At 12.30 am on the 15th June a battalion raiding party made a successful raid at Morlancourt obtaining identifications and capturing a machine gun with a loss of one man killed and six wounded. Next night the 2nd Division was withdrawn and we were relieved by the 60th Battalion (5th Division), moving back first to La Housssoye Switch and then to Querrien. This time we camped outside the village near a lake, as the Hun had formed the habit of shelling and bombing in the vicinity. The weather was hot, and we enjoyed swimming in the lake. The battalion won the cup at the Brigade Swimming Carnival.

Our next sector was to be the celebrated Villers-Bretonneux and we moved up into reserve near Blangy-Tronville on the 28th June. On the night 2/3rd July we took over the line north-east of Villers-Bretonneuz from the 5th Brigade, preparatry to taking part in the attack on the 4th July on Hamel, with the 3rd and 4th Divisions in conjuction with a few Americans who were attached for experience.

We were near the right flank of the attack and had to advance about 1000 yards across the flat Villers-Bretonneux plateau towards Warfusee-Albancourt. The two Divisions on our left were to capture the village of Hamel and Vaire Wood, and thus straighten out the corps line all the way from Villers-Bretonneux to north of the Ancre.

As this battle has been held up ever since as an example of how a limited objective attack should be carried out, we will say no more than we reached our objective with very light casualties and by night the situation as far as we were concerned was normal again. During the day we indulged in "peaceful penetration" which we had been practicing on a small scale since April and improved our position by mopping up a few small enemy posts. In this action we first saw tanks used to their best advantage. We had seen then often before but they either were not in great enough numbers or got bogged in the mud. Aeroplanes also dropped ammunition to us in parachutes and an enemy plane dropped into our lines some bottles of coffee intended for the Huns. At both Hamel and Villers-sur-Ancre we captured enemy documents which were of great value to the intelligence department.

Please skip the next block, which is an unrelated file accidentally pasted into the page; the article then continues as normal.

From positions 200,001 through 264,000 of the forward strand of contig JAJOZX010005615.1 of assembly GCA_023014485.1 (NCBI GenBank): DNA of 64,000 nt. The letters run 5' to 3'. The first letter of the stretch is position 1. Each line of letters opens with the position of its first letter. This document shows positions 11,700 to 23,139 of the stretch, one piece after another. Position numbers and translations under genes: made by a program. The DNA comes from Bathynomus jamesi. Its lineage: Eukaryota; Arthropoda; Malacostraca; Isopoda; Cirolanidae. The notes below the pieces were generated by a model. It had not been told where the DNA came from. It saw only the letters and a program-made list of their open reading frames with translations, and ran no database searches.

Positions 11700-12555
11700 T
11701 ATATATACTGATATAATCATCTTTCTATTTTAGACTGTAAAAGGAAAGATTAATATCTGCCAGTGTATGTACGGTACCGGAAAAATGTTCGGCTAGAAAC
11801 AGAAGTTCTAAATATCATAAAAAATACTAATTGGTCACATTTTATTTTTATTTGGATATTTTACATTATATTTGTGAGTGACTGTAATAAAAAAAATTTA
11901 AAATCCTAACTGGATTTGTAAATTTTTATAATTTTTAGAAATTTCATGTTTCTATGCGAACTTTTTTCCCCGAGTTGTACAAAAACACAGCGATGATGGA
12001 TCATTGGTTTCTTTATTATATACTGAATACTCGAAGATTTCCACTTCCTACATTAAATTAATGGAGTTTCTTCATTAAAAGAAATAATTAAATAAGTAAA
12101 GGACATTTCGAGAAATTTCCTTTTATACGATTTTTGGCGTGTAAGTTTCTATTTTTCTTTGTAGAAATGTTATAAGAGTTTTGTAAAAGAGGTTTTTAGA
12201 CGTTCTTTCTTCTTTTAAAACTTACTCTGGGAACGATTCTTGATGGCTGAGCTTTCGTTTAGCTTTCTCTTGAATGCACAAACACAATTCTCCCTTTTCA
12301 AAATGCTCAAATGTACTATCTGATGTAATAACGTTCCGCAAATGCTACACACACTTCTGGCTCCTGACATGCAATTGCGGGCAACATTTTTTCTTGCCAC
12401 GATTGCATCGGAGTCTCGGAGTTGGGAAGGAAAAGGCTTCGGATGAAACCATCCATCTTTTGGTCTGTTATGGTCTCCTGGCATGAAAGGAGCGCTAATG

On the 5th July our front line "peacefully penetrated" a further 200 yards into the enemy defences and on the night 5/6th we were relieved by the 20th Battalion and came back to reserve in trenches near Blangy-Tronville where we stayed for a fortnight. In reserve we made friends with the French 3rd Regiment of Zouaves across the Viller-Bret road, attending their sports meeting and playing them soccer football on 14th July.

The Brigade took over the line at Villera-Bretonneux on the night 27/28th, the 21st Battalion relieved the 27th Battalion in and round the village itself. The line had been advanced about a mile in front of the village and we moved to the front line to releive the 22nd Battalion on night 29/30th July. At this time each battalion had an American company attached for training and they stayed in the line with us till 5th August. Our sector extended from the Mound on the Villers-Bret- Marceleave railway nearly to the St. Quentin main road. At the Mound the lines were only 80 yards apart and rifle bombing was lively. On the rest of the sector activity was confined to patrols and machine gunning. We were relieved by the 22nd Battalion in nigh 6/7th and moved to close supports.

XII   8th August 1918